After adjusting for age, sex and other medical conditions, researchers found that patients admitted on Saturdays or Sundays had a 14 per cent higher risk of dying within seven days of admission compared to patients admitted Monday to Friday.

The weekend death effect was even greater when patients were admitted to a rural hospital compared with an urban hospital and when the physician in charge was a general practitioner rather than a specialist. The study didn't define what type of specialist.

"Although the 'weekend effect' affected patients admitted to both rural and urban hospitals and those treated by general practitioners and specialists, the effect may be larger in patients admitted to rural hospitals and when the most responsible physician is a general practitioner," Saposnik said in a release.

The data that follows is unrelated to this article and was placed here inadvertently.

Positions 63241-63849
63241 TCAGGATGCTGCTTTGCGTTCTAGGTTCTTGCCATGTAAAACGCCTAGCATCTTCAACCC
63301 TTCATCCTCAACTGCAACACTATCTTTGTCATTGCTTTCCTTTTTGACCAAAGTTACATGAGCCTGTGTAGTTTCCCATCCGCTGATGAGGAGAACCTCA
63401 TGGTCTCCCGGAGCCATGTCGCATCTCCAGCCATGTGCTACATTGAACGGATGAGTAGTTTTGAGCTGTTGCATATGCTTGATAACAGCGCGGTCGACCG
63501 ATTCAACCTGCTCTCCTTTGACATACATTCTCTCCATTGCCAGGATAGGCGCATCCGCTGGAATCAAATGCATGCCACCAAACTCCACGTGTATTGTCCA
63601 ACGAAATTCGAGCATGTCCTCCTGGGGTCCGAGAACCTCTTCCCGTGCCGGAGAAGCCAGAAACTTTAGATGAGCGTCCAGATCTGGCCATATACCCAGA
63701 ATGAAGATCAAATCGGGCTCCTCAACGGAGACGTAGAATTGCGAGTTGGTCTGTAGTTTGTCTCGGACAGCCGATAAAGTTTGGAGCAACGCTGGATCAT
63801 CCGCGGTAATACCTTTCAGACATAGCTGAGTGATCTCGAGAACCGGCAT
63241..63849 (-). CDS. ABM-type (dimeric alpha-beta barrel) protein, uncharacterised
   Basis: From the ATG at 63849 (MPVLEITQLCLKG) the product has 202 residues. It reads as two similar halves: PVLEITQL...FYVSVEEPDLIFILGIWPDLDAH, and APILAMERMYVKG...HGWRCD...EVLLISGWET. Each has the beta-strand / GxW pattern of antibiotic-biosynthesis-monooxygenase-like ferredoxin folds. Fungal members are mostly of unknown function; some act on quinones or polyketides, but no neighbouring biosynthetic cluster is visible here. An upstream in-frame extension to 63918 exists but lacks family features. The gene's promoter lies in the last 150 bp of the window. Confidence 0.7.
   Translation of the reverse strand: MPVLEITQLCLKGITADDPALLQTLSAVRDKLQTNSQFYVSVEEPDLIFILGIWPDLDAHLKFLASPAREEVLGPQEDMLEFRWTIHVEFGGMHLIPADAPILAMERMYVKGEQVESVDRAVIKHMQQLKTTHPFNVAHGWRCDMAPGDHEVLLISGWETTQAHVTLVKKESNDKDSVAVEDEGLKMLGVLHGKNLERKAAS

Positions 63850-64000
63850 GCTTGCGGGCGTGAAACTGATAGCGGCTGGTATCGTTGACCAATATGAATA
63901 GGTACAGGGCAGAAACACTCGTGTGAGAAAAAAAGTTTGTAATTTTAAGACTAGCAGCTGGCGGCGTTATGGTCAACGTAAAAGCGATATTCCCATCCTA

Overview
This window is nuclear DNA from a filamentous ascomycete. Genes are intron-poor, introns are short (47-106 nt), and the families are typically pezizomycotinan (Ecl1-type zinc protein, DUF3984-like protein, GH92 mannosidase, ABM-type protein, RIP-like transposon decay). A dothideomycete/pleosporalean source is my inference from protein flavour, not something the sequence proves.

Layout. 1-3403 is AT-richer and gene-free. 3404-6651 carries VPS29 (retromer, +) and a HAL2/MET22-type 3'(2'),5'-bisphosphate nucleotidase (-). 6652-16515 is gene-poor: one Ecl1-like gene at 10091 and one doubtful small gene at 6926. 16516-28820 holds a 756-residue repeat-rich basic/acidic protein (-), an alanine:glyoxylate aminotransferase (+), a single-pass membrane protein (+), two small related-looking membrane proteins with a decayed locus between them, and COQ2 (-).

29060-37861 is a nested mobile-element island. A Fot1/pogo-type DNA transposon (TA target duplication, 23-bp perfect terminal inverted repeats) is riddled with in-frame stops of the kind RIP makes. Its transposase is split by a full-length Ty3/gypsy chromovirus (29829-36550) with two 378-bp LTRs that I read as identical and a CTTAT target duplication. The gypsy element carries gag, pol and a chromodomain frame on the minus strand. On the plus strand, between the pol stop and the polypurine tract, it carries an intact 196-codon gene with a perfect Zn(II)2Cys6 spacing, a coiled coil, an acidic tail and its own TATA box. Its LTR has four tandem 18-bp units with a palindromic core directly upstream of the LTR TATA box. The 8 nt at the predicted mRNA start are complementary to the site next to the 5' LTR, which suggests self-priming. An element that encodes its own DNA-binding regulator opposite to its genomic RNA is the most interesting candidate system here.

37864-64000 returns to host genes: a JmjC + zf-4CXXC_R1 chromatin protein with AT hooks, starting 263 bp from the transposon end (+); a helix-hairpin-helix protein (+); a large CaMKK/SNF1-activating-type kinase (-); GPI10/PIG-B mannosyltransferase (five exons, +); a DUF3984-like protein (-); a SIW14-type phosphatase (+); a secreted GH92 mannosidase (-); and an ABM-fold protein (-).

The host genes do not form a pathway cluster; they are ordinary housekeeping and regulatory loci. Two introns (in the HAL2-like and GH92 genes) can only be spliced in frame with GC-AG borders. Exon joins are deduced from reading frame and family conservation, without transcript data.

But he stressed that a person with signs of stroke - which include abrupt difficulty speaking or understanding, dizziness, weakness or numbness affecting an arm or leg, or difficulty walking - must get to the hospital quickly no matter what day it is.

"Time is brain, so the sooner the patient seeks medical attention, the higher the chance of better outcome, no matter the day, time or living area."

Researchers said disparities in resources, expertise and staffing levels on weekends compared with weekdays may explain the difference in death rates.

Dr. Larry Goldstein, chair of the Stroke Council of the American Heart Association, also emphasized the importance of seeking immediate treatment whenever a person experiences stroke symptoms.